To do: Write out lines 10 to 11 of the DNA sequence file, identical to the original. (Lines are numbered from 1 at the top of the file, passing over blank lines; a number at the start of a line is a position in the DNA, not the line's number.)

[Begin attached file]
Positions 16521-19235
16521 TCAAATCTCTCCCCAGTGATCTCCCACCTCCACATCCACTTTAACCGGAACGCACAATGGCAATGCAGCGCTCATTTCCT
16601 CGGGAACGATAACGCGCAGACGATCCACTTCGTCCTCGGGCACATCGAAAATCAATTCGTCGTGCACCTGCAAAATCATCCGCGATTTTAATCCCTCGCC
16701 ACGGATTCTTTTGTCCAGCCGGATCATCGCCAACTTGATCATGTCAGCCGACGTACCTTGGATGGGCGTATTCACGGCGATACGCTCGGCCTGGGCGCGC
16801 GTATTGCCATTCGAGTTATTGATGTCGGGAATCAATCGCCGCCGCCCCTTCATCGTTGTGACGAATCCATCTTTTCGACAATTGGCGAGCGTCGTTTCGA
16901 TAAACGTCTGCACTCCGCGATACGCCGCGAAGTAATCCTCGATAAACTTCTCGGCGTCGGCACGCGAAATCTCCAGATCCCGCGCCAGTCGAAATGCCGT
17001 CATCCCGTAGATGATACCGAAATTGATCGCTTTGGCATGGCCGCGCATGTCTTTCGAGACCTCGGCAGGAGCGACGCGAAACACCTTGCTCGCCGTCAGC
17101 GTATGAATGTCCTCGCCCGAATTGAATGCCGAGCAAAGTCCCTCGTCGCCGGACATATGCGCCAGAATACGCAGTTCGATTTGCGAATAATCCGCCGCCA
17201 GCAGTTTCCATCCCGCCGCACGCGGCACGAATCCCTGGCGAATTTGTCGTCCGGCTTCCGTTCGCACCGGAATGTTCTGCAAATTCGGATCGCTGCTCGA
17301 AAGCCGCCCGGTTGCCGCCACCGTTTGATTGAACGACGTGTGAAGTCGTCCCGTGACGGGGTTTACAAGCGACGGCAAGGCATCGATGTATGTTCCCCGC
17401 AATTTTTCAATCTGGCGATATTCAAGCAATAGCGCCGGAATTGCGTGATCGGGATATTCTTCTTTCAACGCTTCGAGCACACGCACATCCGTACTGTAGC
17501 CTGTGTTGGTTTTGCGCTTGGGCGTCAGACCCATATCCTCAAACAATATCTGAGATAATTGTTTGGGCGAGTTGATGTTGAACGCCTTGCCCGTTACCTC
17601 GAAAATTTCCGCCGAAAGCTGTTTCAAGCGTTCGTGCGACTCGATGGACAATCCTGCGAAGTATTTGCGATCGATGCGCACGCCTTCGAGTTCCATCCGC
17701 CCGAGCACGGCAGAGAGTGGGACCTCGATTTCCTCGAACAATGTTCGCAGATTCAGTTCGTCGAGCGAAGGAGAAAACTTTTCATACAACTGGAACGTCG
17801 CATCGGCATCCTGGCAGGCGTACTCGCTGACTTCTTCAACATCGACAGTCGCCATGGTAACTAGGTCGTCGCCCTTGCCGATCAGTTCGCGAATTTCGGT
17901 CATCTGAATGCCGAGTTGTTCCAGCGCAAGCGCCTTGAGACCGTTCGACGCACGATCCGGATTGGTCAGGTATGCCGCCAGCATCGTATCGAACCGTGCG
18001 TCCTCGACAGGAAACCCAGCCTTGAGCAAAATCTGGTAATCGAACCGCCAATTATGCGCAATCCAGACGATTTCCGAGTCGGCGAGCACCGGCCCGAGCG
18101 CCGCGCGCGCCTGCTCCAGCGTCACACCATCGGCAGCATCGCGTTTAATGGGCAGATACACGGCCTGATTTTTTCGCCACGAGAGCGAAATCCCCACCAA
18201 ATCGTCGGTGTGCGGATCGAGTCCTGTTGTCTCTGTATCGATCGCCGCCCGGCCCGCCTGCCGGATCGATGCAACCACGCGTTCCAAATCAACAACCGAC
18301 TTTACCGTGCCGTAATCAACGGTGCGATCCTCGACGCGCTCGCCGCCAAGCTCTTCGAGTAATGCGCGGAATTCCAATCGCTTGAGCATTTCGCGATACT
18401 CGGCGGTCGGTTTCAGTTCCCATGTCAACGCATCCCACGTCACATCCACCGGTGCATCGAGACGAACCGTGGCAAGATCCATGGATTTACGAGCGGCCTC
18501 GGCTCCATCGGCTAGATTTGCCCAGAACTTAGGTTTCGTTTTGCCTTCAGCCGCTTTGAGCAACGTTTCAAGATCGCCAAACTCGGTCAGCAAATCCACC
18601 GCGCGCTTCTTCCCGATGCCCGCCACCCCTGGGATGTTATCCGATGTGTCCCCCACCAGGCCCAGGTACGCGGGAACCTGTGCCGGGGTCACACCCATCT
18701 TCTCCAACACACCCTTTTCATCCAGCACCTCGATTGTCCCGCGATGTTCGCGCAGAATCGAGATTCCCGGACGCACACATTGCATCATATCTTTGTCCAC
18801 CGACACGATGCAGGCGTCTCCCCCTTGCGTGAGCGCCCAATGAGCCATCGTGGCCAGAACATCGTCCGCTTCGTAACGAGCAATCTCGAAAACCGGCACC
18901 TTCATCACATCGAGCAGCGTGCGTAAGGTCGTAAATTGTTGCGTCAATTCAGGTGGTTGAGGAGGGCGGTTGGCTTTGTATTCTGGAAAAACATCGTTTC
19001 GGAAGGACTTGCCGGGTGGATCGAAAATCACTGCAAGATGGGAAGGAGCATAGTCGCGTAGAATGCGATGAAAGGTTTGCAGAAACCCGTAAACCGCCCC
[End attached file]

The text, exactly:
17301 AAGCCGCCCGGTTGCCGCCACCGTTTGATTGAACGACGTGTGAAGTCGTCCCGTGACGGGGTTTACAAGCGACGGCAAGGCATCGATGTATGTTCCCCGC
17401 AATTTTTCAATCTGGCGATATTCAAGCAATAGCGCCGGAATTGCGTGATCGGGATATTCTTCTTTCAACGCTTCGAGCACACGCACATCCGTACTGTAGC